Lament for Indigenous People of Canada, Australia and India
A Lament for Indigenous People of Canada, Australia and India on International Human Rights Day
(The Shriveling skeleton of the starving man of Sukma)
The Canadian Prime Minister Justin Trudeau has made a historic speech at the Assembly of First Nations Special chiefs on 8 December. He underlined that the constitutionally guaranteed rights of the indigenous people are not an inconvenience but rather a sacred obligation. Beside other measures he promised to launch a national inquiry into the causes for the ongoing tragedy of more than 1,200 cases of murdered and missing indigenous women.
Its implication is that the settlers who have occupied a land whose people they pushed at the margin must respect their rights if not compensate them for violating these rights in the past. It is important that this is a political declaration that apparently has the people’s will behind it, given the popular vote that the Prime Minister has recently won.
On the contrary in Australia such a declaration is a much contested issue. The ruling Liberal party due to its conservative character is not interested in any such move that improves the conditions of indigenous Australians who are no better than sub Saharan African communities or our own scheduled tribes living in parts of Orissa and Andhra Pradesh. The Australian Labor party will not oppose any measure in which indigenous people are given their due rights as the native of this country, but it will not take any such an initiative. If it had so intended, it could have taken some concrete measures to improve their lot when they were in power many times in the past.
An Australian indigenous’s life expectancy is 10 years lower than non-indigenous; they are three times more likely to be unemployed; 15 times more likely to be in prison as compared to the rest of population. About 30 percent indigenous people report that they experience routine discrimination. About three percent Australians identify themselves indigenous translating into about 700,000.
For them on paper there exists a useless ‘consolation toy’ in the form of native title. This title (won in 1992 after ten years of court battle) is a legal title that an indigenous person or group of persons may have after placing a claim before a government tribunal that a particular piece of land belongs to them traditionally. If they succeed to convince the government with concrete evidence of records (a difficult task) then they will have no other rights on that land except for the sacred customary and traditional purposes (mainly worship) that may also , under certain conditions, be restricted.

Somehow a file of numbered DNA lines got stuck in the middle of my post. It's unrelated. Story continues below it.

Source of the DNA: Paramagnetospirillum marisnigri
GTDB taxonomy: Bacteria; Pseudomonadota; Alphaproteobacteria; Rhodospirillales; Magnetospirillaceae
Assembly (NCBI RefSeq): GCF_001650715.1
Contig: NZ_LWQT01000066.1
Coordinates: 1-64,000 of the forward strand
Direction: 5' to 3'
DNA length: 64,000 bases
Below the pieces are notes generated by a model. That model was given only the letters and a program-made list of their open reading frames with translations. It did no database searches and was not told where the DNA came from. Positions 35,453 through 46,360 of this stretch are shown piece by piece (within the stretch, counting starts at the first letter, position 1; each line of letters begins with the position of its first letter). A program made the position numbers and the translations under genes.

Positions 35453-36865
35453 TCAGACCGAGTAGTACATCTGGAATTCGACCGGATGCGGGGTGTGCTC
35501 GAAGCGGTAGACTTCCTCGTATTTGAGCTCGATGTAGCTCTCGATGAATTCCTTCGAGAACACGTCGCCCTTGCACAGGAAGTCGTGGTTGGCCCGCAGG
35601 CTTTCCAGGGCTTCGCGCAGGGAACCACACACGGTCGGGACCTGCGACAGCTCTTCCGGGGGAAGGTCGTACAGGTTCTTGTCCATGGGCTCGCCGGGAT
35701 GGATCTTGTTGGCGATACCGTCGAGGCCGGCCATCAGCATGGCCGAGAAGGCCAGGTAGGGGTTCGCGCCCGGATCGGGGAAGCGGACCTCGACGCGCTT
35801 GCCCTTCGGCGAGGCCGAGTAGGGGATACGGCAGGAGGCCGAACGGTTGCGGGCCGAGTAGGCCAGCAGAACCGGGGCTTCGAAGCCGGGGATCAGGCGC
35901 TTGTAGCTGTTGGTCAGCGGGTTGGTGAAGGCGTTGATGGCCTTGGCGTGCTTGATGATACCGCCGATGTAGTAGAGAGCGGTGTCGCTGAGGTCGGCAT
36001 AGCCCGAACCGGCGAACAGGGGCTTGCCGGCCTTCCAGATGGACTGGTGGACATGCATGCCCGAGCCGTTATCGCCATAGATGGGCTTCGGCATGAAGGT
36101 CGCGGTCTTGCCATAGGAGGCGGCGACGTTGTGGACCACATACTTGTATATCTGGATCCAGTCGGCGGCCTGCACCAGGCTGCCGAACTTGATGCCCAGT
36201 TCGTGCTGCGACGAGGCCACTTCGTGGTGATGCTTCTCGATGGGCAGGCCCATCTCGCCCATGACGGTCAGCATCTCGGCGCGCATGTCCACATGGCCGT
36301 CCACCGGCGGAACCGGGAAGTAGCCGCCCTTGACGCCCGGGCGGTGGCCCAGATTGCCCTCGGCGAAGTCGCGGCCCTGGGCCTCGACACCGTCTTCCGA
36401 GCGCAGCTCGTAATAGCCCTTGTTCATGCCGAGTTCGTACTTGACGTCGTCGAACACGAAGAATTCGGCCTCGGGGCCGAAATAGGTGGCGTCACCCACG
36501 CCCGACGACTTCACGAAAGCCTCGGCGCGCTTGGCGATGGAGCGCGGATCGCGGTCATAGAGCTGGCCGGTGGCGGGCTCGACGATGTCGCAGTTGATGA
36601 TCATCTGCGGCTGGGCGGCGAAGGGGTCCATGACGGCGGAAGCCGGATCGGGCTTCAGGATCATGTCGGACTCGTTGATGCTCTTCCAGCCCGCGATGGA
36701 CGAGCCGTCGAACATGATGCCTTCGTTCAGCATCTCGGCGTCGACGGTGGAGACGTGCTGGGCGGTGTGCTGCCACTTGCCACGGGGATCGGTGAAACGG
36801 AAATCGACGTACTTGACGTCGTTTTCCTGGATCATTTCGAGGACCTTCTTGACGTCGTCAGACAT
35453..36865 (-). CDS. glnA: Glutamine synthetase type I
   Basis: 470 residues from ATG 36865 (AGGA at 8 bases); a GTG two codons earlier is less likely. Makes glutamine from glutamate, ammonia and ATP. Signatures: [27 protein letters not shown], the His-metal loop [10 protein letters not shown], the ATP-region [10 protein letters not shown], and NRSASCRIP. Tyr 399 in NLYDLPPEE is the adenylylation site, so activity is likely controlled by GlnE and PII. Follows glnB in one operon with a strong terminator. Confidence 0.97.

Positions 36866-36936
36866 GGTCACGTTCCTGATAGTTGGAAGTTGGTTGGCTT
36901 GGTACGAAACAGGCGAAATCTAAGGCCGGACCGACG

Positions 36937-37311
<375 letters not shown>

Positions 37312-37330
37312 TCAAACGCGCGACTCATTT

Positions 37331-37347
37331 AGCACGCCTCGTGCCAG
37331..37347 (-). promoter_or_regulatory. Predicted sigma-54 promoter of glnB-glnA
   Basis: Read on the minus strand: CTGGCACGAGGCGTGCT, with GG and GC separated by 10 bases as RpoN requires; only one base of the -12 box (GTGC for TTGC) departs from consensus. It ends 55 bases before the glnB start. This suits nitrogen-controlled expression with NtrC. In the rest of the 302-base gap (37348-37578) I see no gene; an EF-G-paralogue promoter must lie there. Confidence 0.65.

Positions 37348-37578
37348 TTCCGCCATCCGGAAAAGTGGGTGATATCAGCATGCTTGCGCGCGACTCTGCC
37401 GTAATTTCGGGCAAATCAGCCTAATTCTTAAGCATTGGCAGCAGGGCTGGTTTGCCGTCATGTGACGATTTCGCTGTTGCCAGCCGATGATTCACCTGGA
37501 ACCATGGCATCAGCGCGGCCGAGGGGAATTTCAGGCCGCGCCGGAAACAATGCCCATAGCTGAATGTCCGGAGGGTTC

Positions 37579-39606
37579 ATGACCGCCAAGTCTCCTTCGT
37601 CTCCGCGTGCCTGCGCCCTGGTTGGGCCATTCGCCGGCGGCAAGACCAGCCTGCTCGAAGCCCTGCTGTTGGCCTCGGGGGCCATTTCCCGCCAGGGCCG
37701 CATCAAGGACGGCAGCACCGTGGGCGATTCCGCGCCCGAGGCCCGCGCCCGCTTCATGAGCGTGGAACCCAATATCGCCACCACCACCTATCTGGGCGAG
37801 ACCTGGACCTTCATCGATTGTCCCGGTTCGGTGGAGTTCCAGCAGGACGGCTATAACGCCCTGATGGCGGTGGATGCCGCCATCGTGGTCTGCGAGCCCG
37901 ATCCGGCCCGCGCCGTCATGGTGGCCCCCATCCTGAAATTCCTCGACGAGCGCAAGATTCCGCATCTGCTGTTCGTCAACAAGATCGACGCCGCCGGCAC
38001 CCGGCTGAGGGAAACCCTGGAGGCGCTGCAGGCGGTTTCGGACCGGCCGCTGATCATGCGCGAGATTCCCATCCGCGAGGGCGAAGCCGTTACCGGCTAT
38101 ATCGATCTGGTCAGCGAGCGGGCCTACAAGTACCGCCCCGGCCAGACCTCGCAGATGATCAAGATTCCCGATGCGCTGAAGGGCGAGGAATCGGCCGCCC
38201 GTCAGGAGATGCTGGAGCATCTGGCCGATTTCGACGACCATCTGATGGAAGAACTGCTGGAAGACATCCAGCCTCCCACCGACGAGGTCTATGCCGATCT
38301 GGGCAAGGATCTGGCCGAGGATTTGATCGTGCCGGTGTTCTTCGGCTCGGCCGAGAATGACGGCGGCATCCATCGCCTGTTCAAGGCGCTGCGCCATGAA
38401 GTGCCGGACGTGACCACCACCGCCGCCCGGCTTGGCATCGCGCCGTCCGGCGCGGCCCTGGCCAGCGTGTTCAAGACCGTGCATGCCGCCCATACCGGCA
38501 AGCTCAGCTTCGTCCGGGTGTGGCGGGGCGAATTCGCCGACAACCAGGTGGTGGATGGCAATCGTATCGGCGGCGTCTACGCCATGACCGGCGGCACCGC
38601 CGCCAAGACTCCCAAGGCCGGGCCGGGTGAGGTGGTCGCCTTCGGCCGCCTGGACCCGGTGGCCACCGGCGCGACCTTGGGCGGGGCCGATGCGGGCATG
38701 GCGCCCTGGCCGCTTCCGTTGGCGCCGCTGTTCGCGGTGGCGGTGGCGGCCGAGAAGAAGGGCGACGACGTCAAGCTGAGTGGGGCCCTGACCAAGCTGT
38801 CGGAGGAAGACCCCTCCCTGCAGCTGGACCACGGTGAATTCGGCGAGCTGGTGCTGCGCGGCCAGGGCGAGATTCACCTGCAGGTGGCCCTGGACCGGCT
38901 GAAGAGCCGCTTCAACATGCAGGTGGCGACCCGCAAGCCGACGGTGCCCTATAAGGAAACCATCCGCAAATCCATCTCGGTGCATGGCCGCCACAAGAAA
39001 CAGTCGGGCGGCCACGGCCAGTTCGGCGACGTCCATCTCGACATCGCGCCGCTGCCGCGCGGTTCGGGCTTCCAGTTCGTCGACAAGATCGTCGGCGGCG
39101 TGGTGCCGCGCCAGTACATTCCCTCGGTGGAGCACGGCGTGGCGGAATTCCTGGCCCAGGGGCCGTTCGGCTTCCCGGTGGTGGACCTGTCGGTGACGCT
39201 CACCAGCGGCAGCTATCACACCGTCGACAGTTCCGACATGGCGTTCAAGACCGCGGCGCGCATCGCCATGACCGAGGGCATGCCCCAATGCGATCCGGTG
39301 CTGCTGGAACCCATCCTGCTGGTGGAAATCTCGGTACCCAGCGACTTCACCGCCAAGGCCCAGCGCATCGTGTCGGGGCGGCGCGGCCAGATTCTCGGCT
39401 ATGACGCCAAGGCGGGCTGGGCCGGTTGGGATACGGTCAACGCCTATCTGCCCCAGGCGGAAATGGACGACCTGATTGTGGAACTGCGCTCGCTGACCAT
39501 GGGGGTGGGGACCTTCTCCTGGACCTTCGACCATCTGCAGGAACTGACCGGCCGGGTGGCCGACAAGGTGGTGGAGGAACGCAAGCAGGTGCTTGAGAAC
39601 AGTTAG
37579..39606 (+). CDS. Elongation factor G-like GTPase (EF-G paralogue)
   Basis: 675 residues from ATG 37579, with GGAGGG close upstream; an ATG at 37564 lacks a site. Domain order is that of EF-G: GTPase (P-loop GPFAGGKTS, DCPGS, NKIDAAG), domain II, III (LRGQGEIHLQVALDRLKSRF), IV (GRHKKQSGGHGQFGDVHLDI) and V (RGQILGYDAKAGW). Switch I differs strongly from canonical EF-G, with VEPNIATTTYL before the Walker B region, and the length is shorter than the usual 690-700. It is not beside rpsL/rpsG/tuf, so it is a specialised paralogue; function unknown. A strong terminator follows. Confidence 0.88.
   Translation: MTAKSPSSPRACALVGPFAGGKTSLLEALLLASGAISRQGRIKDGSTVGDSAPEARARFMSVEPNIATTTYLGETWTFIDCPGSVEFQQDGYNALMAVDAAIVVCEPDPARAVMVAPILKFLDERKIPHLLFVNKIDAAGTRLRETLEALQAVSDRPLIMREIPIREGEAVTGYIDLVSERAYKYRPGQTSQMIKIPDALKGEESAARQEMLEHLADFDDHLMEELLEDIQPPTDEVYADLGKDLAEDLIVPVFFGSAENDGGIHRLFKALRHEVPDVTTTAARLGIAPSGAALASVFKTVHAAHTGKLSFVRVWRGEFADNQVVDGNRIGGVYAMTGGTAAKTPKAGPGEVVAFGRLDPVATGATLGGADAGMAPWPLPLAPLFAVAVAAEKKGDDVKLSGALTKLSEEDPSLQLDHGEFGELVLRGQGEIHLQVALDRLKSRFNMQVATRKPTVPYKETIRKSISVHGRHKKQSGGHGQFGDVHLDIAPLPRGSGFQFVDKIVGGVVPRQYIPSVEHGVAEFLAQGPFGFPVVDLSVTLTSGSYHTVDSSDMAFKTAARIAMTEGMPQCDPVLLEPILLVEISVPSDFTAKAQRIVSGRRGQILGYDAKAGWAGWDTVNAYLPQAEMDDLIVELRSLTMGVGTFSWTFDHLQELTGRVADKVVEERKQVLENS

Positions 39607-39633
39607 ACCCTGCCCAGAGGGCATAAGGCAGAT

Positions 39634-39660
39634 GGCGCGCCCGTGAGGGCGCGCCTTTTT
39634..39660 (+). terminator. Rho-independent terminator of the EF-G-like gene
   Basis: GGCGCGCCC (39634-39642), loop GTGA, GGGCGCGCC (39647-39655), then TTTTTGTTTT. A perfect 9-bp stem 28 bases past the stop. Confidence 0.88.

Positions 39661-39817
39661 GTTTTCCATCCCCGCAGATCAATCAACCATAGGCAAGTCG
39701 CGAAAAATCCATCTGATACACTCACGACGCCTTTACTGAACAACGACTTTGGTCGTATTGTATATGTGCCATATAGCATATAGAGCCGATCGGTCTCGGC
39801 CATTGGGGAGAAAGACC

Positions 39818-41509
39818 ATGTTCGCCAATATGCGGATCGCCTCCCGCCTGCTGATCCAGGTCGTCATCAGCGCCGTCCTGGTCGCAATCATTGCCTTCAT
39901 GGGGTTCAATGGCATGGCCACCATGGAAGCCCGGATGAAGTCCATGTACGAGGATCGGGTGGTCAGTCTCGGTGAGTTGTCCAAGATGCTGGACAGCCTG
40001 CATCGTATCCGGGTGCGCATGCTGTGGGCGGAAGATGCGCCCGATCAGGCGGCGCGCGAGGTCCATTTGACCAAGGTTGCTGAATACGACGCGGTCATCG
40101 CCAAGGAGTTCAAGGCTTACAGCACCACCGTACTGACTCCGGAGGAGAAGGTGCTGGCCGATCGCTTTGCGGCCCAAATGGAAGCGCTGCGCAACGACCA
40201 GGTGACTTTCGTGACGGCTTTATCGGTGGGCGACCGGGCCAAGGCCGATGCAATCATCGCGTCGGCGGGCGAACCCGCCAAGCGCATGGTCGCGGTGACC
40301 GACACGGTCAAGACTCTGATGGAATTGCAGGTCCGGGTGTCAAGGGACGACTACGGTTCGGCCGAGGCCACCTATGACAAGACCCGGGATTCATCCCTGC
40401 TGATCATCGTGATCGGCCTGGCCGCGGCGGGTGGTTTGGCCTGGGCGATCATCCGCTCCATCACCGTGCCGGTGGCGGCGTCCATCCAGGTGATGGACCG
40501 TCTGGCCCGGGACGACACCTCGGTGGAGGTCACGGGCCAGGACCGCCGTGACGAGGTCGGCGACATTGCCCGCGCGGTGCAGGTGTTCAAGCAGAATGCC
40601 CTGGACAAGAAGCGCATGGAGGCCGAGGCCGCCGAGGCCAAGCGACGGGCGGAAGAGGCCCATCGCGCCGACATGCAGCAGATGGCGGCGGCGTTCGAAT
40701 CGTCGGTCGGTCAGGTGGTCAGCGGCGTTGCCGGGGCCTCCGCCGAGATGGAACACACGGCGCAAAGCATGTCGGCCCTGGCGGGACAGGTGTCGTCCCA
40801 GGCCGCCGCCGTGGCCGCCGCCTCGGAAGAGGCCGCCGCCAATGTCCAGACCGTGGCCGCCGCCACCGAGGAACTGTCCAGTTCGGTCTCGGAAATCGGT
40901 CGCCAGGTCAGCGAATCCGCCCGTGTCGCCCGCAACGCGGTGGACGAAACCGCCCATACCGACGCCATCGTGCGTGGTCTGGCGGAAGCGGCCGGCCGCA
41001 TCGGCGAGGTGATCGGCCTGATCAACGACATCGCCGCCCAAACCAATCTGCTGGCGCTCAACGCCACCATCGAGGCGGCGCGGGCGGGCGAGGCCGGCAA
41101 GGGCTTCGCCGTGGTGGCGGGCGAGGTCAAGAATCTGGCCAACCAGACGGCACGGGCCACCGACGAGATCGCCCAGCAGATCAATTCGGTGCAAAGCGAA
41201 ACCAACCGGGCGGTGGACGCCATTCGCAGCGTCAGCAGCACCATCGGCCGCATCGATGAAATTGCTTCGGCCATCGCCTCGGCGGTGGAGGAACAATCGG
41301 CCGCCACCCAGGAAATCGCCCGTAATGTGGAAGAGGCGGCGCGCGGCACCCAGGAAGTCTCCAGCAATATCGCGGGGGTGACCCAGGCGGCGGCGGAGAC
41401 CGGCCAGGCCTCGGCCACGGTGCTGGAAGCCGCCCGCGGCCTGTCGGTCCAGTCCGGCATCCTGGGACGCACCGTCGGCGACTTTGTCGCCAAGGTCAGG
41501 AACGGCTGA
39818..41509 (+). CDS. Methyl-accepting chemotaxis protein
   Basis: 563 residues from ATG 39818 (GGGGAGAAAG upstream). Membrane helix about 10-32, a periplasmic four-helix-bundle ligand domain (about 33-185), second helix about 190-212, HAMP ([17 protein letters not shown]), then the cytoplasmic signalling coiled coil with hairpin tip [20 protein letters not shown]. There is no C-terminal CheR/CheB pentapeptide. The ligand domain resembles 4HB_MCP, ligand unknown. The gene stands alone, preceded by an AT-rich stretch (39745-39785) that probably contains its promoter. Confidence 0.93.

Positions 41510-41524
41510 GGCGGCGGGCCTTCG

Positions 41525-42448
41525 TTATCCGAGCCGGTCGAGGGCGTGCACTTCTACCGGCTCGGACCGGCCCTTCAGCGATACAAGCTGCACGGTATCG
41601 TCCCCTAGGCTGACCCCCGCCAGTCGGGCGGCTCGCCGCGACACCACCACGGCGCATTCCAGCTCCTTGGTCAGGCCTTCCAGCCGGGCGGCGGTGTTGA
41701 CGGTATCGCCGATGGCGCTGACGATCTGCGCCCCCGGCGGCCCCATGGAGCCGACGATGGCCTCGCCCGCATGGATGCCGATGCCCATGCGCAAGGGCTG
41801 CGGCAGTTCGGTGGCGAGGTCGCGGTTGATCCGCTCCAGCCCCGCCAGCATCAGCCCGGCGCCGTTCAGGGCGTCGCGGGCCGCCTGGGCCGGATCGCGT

It is just like having our fifth schedule in the constitution. All the rights of Indian scheduled caste people are supposedly safe under this schedule where the governor of the state and the President of India are entrusted the duty to see that tribal get their due share as the original inhabitants of the land. But that is on paper. A decade back an NGO, Samata, had to approach the Supreme court to get them saved from being violated. Soli Sorabjee represented the NGO, won the battle for them and after a while when he became the Attorney General advised the government to go for a review petition or amend the constitution to do away with the protection that the court had upheld ! Lawyers’ in India are powerful and rich’s faithful soldiers. Those who have doubt, read Bombay High Court’s today’s judgment setting Salman Khan free in hit and run case.
It is pathetic that in India the indigenous people do not have a strong voice. While all the political parties are vying for appropriating Dr. Ambedkar , Indigenous people remain forgotten in dark and cold remote areas. They do not have a uniting symbol or personality. They stand divided, isolated and voiceless. They are fighting their lone battle in isolation in climate change effected devoured sea sides to deep jungles of Chhattisgarh.
It seems we are doing the same to our indigenous people that Canadians or Australians have done to their indigenous population two hundred years ago. One is surprised that it never occurred to our bureaucratic delegation accompanying the Prime Minister while he recently visited Australia that they should have arranged for him a visit to an indigenous village near Darwin (capital of Northern Territory state of Australia, that has about 28 per cent of countries population). There he himself could have seen the gulf that lies between Penthouses of Sydney and mud huts in sandy villages of Northern Territory. After such a visit he perhaps would have realised that his zeal for mad industrialization is creating the same gulf by which:
While coffers of steel (steal) magnets of all colors are swelling;
the skeleton of the starving man of Sukma is shriveling !